Here's a novel way to pitch potential investors: "Do you realize how young we are? Do you realize that we're going to f**k up big time?!"
And yet, that's exactly how Keller Rinaudo, the 24-year-old co-founder and CEO of robot maker Romotive, began his meetings with investors last fall. The upshot: Success way beyond what he had ever imagined.
Rinaudo recently closed a $1.5 million first round of funding, three times what the company set out to raise when it began looking for backers. Among the investors are Zappos founder Tony Hsieh, the Stanford University endowment, Lerer Ventures, David Cohen of TechStars, and a number of prominent angel investors. Some investors were turned away.
That's a lot of excitement for a smartphone toy robot. But, hey, this is a toy with big ambitions, and Rinaudo and his crew--though admittedly unsure about where this all might lead--are convinced they're onto something.
"We think that as people let their imaginations loose with Romo, they will discover unbelievably cool applications for him," said Rinaudo, a 2009 Harvard graduate whose resume includes stints as a consultant and a professional rock climber.
First off, Romo--who apparently is male--really is fun. He's a docking station of sorts that turns your iPhone or iPod Touch--actually, any smartphone at this point--into a robot that you control from another smartphone through a Romo app. You drive him around. You control his facial expressions. Turn on the camera and he's a spybot. I played with him at CES in January, where Romotive was trying to drum up interest; you can watch a video with Rinaudo and Romo here.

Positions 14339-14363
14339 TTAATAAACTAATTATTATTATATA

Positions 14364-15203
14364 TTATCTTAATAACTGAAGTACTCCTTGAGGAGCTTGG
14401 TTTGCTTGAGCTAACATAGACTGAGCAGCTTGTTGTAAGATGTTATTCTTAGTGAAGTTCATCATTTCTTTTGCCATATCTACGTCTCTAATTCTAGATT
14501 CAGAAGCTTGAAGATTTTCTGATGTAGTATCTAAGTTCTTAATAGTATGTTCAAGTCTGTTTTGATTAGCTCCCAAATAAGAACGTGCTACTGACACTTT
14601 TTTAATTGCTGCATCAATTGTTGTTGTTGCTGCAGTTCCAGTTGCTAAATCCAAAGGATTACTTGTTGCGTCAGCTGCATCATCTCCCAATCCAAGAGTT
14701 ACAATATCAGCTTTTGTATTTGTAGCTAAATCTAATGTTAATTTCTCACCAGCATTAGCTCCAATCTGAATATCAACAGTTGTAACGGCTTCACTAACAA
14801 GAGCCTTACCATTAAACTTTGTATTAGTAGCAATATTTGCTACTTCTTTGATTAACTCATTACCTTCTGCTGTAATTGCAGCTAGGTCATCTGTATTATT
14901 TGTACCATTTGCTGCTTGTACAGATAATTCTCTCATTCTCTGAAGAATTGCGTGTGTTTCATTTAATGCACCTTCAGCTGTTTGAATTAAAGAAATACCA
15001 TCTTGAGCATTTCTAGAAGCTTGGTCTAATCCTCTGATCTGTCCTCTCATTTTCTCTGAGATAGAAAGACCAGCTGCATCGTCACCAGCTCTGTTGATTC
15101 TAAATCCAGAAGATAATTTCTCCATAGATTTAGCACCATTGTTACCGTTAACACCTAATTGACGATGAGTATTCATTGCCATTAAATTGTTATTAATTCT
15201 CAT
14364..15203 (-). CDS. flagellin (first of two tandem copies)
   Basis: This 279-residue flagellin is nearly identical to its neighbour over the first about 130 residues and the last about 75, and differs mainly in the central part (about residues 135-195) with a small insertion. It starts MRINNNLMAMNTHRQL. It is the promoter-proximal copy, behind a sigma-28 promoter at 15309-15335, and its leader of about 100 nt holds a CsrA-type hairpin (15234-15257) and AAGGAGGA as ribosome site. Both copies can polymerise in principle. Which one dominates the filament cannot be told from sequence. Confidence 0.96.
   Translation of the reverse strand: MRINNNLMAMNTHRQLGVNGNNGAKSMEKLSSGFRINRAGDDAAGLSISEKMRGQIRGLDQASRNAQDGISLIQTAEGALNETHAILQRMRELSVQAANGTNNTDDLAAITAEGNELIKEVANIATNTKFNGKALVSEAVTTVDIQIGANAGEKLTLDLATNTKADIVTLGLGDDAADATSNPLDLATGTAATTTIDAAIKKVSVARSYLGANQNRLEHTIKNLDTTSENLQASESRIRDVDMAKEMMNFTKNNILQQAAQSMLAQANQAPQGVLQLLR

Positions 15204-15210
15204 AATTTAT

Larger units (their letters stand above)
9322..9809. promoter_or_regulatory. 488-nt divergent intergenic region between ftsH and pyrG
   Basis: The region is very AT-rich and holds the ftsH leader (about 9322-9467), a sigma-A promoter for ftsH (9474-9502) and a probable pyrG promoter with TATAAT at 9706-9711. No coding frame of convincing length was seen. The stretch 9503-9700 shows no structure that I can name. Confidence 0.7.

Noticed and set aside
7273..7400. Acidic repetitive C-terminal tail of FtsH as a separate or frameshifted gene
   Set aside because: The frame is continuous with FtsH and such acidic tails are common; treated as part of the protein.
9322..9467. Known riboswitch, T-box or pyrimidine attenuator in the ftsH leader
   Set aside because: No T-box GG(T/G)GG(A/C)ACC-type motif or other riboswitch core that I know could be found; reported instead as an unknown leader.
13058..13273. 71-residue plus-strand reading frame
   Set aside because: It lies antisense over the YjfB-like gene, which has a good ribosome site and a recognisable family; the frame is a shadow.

The birth of Romo
Romo was born out of frustration. Phu Nguyen and Peter Seid, childhood friends from Arizona, loved robots, at least as portrayed in movies and on TV. But most of the robots on the market, such as Pleo or WowWee, struck them as "sucky," as Rinaudo puts it, or not particularly useful (no offense to Roomba, the vacuum robot).
They wanted to build a robot that, like any software-based product, could be tweaked and changed over time. Their robot needed to evolve.
The problem was cost. Nguyen, who is 25, came up with the idea of tying it all to a smartphone in order to take advantage of the powerful processor already built into the phone. This way, the most expensive part of building a robot from scratch would, in effect, be taken care of by Apple or other smartphone makers.
The two teamed up with Rinaudo, also a friend from childhood, and the duo (Rinaudo stayed in Las Vegas, where he was living) ended up at the incubator TechStars in Seattle.
Nguyen and Seid, who built the original Romo, toiled away at their robot while most of the mentors at TechStars--people with lots of experience--kept telling them the same thing: This idea isn't going to work. Where's the market? Who's going to put their phone onto a robot? You need to--jargon alert--pivot.
"Everyone was telling us we were out of our minds," said Rinaudo, who, understandably, started to doubt the whole idea after so many people told him it was off base. "It's pretty hard not to listen," he said.
Kickstarter to the rescue
So the Romotive folks did what so many startup people do these days to validate their wacky ideas: They put Romo on Kickstarter, the crowd-funding site. They listed it for 45 days, asking for a pledges of $78 for a single Romo. Their goal was to get $35,000 in pledges.
They hit their goal on day three. In the end, they closed the Kickstarter campaign with pledges totaling $114,796 and orders for about 1,300 robots.